People rightly question how a good and loving God can allow violence in the world. God answered this vital question by sending His Son, Jesus, as the fulfillment of the most violent religious writings, to show us that He had nothing to do with the violence, but was instead dying along with us in the midst of the violence, taking our sin and suffering upon Himself, bearing our guilt and shame in His own being, all for the sake of those He loved.
Jesus fulfills the hopes and expectations of the violent Hebrew Scriptures by suffering instead of conquering, by serving instead of killing, and by dying so that others might live.
Though we may not always understand why and how sin and suffering enters into God’s world, one thing we can know through the crucifixion of Jesus is that God does not send sin and suffering, but rather, is a victim of it along with us.
With every shed tear and every cry of pain, God suffers. This is why God chose to have Jesus come in fulfillment of the most violent texts. He wanted to show us that God’s role in those violent religious texts is not in the inflicting of pain and suffering of others, but in receiving and suffering that pain along with us.
In Jesus, we see that God is not against us; God is with us.
Are you shocked yet? Well, it all comes together tomorrow with one last post about how the Bible is unique. We will see that, based on the first 3 shocking ways the Bible is unique, we have been reading the Old Testament wrong all along. Join us tomorrow for the conclusion of this study…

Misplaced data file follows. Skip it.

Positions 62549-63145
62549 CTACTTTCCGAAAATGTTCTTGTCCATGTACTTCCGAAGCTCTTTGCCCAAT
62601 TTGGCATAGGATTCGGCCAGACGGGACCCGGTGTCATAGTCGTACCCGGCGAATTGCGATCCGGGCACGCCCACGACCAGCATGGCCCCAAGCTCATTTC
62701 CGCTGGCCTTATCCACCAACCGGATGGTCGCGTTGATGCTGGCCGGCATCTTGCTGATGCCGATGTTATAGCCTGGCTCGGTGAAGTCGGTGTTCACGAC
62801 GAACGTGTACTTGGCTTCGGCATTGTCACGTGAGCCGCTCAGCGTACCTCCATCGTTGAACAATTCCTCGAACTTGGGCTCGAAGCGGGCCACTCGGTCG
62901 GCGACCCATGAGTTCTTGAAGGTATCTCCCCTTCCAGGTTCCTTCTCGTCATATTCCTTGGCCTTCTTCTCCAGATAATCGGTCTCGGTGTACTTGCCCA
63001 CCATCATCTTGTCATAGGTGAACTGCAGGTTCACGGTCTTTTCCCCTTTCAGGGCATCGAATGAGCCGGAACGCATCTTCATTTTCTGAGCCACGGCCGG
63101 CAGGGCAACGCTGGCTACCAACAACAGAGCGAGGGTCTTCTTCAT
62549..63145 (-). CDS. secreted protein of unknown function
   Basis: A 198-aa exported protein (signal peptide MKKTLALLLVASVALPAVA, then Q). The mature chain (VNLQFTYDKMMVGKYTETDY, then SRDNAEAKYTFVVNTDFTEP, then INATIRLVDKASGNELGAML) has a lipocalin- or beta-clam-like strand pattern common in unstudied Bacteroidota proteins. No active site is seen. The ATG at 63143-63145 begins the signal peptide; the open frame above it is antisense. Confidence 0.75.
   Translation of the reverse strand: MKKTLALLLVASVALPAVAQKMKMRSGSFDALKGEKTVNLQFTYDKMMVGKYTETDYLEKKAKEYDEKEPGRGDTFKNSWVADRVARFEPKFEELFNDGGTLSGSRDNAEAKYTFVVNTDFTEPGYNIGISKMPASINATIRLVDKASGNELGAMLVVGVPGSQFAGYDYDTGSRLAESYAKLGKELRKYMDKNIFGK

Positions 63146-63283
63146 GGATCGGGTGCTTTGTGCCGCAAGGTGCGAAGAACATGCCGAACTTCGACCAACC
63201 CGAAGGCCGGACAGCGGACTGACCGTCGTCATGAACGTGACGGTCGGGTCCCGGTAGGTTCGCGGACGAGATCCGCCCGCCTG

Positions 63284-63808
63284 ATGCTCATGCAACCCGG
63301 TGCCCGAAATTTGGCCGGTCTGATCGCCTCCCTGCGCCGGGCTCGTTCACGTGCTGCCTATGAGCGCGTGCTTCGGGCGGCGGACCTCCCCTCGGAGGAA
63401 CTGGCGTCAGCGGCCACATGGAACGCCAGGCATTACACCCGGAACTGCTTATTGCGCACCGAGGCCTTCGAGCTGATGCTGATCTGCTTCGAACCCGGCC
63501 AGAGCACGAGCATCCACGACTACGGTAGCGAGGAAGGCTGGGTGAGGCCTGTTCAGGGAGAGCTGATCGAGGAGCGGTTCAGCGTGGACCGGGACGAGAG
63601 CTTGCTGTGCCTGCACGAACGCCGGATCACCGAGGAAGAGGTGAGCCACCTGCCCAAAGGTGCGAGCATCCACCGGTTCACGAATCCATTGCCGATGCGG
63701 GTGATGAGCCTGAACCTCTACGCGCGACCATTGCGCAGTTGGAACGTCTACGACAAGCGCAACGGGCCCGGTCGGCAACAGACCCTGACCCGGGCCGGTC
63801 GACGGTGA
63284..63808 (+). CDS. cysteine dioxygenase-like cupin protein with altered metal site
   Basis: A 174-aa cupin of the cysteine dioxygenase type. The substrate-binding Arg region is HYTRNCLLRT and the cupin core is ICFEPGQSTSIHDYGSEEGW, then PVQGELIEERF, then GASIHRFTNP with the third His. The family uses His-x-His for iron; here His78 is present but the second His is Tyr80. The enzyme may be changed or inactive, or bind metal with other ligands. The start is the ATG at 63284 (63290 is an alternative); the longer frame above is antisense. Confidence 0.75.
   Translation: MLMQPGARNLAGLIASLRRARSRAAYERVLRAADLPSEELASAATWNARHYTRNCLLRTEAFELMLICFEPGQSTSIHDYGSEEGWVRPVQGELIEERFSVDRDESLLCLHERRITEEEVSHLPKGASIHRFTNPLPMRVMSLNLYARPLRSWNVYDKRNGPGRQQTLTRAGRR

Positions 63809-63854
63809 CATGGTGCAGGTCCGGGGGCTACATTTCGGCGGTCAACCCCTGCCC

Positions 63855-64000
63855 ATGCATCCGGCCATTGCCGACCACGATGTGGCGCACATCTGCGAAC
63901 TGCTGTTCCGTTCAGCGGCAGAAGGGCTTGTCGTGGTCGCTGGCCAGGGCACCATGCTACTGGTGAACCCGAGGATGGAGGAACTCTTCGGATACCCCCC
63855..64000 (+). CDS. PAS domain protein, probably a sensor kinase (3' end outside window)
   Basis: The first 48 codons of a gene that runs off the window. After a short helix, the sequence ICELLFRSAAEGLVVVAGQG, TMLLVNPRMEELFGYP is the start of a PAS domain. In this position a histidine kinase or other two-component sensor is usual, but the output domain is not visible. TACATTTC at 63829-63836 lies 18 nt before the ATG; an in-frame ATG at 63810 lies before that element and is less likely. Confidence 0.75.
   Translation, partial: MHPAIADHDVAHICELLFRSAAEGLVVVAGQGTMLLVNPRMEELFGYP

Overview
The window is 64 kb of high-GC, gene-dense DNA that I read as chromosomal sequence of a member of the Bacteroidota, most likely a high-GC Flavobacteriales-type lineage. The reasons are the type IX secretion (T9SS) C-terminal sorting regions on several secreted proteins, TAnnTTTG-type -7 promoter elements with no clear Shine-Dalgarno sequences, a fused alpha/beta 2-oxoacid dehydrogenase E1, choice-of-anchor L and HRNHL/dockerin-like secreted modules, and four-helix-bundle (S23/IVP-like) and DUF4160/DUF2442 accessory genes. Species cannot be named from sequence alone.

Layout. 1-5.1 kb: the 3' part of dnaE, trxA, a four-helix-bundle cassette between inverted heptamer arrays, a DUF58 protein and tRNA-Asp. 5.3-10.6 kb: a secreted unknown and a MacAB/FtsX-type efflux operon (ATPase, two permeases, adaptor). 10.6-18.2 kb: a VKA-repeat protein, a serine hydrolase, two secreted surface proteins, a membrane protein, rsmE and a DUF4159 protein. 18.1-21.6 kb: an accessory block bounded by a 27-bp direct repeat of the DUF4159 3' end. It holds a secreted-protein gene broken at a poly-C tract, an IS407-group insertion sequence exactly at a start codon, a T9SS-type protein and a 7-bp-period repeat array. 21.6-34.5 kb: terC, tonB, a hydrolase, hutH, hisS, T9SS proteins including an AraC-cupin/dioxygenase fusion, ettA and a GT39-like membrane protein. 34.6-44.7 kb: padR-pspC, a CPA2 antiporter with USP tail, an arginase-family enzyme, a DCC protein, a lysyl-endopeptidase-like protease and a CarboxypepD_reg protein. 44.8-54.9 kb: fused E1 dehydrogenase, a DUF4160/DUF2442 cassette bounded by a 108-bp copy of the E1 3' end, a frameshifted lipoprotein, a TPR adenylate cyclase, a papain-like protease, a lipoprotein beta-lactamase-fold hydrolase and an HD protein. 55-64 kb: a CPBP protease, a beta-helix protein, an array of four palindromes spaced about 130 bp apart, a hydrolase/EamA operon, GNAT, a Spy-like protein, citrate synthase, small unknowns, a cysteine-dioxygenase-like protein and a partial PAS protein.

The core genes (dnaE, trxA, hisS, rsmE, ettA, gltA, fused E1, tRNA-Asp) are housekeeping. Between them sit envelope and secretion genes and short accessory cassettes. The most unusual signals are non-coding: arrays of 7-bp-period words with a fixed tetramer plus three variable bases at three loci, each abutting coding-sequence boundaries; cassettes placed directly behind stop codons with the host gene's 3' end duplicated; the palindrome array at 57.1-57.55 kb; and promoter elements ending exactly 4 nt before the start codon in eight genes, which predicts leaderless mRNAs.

Brett Blair says
The bible is more violent than the Quran in its retelling of events; however, the Quran is more violent in its directives to its adherents to perform violent acts. Big difference and absolutely necessary in understanding the world view behind each of the two texts.
Jihad: The Sixth Pillar of Islam.
But that isn’t even remotely as violent as _Liber Al vel Legis_ permits one to be — if one is not a slave.
Jeremy Myers says
This is probably true, especially for a Christian reading the Bible … but there are many direct commands to the Jewish people to engage in violence, and if history is any guide, Christians have often used these commands to justify our own violent behavior toward others.
Jerrine Regan says
This makes sense. Especially in light of some information I received when Wm. Paul Young, author of “The Shack” gave a talk at a local college a few years ago. Those who’ve read the book know about the tragedy that happens at the beginning, and how difficult it is to read that part of the book. The author explained that he wanted to pick the most horrific thing he could think of, the killing of an innocent, so that we would understand what a huge thing God forgave and what God was enabling Mack to deal with and forgive.
Jeremy Myers says
Interesting. I guess I assumed that is why he picked that tragic event, but did not know if my assumption was correct. Thanks!
Jim Gaines says
Maybe I’m missing something here and I want to understand. I know that Jesus died so that we might live and in the midst of the violence that God suffers but I still can’t grasp why God told his people to kill thousands of people and yet He is such a loving God.
Jeremy Myers says
Whew! Big question. This post is part of a LONG series of posts on that very topic. Go here to read more: https://redeeminggod.com/when-god-pled-guilty/
I wasn’t trying to put you on the spot like that. I know that God cared very much for His people in the Old Testament and protected them, even when they sinned against Him. Plus He was paving the way for the Messiah to come as He spoke through His prophets. This may be an area we won’t know in full until we meet Him face to face.
Happy Father’s Day to you and all your readers, and of course our Heavenly Father!